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Commentary: Action Needed A National Seniors Strategy

By: Dr. Dharm Singh

Imagine working your whole life - contributing to your community, to your province, and your family. When you become a senior, you need a bit more help in return.

What if the health system - which you supported with your taxes and depended on your entire life - is not able to care for you in the way you'd like, just when you need it most?

In Restigouche, as in the rest of the province, a stressed health care system is already a reality. But it doesn't have to be this way.

Northern New Brunswick has the most senior population in the province. Nineteen per cent of people in our region are 65 and older, a number which will double by 2036. The group aged 45-64 represents 36 per cent of our population and most of us are involved with caring for our ageing parents, relatives and friends.

Nationwide, the demographics are similar. There are approximately 5.2 million seniors in Canada. Our senior population is going to double in the next twenty years, while our population aged 85 and over is going to quadruple.

Seniors' health care needs cost a large proportion of our tax dollars, accounting for half of all health and social care spending.

Seniors care issues are also resonating with Canadians, as reflected in a recent Ipsos Reid public opinion poll which revealed that 83 per cent of Canadians were concerned about their health care during their retirement years.

None of these numbers are surprising. We've been talking about them for a while. At the turn of the 20th century, the life expectancy in Canada was 51. Today it is 81. The population is ageing, health budgets are increasing, and at the core of this is a health system that doesn't meet the needs of our ageing population. An example of that can be seen in most hospitals in the province, including our own. Fixing seniors care is a challenge but also an opportunity. We have a chance to overhaul the whole health care system so it can effectively serve today's population.

Around 15 per cent of hospital beds in Canada are taken by people who no longer need hospital care, but have nowhere else to go. These are referred as Alternative Level of Care (ALC) cases. The number is higher in our own region and even higher provincially, at 25 per cent.

These seniors may need a spot in a long-term care centre, or they may need to be set up for home care. But because of the way our system is structured, they wait in hospital beds. These hospital beds cost upwards of $1,000 per day. A long-term care bed costs around $130 per day, and homecare costs around $55 per day. It is estimated that moving ALC patients from hospitals to long term care facilities will save the health care system around $2.3 billion a year.

There is a lot of opportunity here - if we care for these seniors in the way they want to be treated with better care rather than leaving them in hospitals, we have an opportunity to make health care more sustainable.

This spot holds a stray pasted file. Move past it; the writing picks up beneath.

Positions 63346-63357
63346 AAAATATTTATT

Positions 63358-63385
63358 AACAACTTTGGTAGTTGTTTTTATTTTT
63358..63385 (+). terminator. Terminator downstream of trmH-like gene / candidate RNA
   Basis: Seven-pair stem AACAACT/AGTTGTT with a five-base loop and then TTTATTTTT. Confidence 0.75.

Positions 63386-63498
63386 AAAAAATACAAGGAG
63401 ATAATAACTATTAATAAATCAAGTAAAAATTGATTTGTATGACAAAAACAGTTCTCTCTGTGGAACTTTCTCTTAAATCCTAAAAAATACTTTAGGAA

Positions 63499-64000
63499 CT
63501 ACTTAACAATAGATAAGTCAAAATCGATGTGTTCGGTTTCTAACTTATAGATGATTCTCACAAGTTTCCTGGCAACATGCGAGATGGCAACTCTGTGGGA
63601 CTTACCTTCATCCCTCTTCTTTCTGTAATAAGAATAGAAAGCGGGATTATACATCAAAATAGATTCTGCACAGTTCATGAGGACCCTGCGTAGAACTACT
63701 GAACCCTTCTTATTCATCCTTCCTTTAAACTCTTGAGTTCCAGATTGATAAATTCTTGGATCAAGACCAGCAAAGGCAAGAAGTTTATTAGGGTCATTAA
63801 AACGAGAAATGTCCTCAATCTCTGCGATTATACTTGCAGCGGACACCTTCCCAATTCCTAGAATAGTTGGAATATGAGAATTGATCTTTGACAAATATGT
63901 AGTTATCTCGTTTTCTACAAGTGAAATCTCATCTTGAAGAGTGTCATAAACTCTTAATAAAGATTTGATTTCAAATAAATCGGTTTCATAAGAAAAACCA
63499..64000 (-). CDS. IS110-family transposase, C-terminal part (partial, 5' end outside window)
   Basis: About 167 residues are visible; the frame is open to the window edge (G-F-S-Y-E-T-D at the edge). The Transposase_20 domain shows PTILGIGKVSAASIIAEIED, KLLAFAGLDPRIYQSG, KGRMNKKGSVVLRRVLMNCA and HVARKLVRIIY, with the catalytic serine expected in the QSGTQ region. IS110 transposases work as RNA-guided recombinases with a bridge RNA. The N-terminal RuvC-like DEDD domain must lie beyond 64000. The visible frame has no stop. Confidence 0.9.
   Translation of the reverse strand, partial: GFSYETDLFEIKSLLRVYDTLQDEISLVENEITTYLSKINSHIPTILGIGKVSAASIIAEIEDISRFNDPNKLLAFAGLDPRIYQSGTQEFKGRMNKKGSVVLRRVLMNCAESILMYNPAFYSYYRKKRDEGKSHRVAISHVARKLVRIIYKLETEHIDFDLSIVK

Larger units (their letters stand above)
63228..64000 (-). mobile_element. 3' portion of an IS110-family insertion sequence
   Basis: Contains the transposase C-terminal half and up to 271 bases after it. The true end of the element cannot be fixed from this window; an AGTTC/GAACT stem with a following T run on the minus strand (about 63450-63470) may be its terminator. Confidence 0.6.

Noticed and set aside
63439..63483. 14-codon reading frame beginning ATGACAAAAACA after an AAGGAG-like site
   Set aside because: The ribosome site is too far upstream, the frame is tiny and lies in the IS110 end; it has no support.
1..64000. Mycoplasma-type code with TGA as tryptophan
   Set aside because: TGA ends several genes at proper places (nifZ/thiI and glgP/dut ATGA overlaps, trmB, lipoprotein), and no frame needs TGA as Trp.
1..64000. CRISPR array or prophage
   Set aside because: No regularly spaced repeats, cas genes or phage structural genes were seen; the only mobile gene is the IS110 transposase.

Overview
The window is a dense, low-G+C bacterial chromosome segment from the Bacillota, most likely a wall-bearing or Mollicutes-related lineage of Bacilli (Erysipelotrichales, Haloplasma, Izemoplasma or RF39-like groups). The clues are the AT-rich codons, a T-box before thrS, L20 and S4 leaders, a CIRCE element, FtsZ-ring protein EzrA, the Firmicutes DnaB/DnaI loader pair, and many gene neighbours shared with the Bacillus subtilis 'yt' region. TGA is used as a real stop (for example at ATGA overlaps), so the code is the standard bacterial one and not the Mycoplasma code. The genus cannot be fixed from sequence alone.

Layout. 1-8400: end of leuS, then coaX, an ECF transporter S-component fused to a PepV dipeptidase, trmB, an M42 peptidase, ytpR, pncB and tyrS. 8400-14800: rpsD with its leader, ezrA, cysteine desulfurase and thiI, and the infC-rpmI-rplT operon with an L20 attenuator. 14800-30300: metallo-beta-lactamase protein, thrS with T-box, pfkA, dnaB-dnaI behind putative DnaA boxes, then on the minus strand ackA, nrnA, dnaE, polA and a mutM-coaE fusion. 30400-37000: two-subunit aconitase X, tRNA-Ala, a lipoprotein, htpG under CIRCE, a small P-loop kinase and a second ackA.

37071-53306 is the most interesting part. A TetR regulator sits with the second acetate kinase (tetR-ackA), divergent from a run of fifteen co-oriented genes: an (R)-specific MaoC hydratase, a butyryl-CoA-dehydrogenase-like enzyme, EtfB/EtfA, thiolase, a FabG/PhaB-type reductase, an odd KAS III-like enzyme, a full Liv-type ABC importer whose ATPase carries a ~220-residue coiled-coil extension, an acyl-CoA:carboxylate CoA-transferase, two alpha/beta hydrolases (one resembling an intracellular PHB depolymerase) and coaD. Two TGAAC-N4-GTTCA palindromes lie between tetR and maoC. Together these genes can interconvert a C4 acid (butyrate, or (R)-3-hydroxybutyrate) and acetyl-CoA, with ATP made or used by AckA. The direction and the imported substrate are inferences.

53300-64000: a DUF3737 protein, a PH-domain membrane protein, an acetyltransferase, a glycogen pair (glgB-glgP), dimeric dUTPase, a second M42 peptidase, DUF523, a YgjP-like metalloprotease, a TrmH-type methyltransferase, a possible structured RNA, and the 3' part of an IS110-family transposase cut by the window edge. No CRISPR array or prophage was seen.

Although health care delivery is primarily a provincial/territorial responsibility, the federal government also has important policies, programs and funding. Restigouche physicians recently met with our local Member of Parliament, the Hon. Bernard Valcourt, to ask him and all politicians to work with doctors on a National Seniors Strategy.

We want all political parties to include the need for a National Seniors Strategy in their election platforms in advance of this fall's election. This would help us care for seniors with the dignity and respect they deserve in the twilight of their lives.

Doctors are a solution-oriented group. People come to us looking for help, for advice, and for action. We have lots of ideas for what this strategy could include - a strategy to improve our mix of services, like nursing home beds, home care, and assisted living spaces.

We need to do more to make home care an attractive field to be in. There is a need for seamless access to seniors' health care services, which allows smooth and quick transition from ALC to home care, nursing home care, palliative care and other long term care services.

And we need leadership from federal politicians to get started on this right away, from whoever ends up in power in October. Although federal government has made a start by providing a family caregiver tax credit and funding support for palliative care training, much more needs to be done.

Restigouche physicians are part of a larger effort by the New Brunswick Medical Society and Canadian Medical Association to get this on the agenda for discussion in our community, in our hospitals, and yes, in the federal legislature.

I encourage everyone to visit our website at demandaplan.ca and think about the kind of care we need for seniors today and in the years to come.

Dr Dharm Singh is a urologist in Campbellton and the President of the Restigouche District Medical Society. This article originally appeared in The Telegragh-Journal on Jun 18, 2015: https://www.telegraphjournal.com/tribune/story/42748818/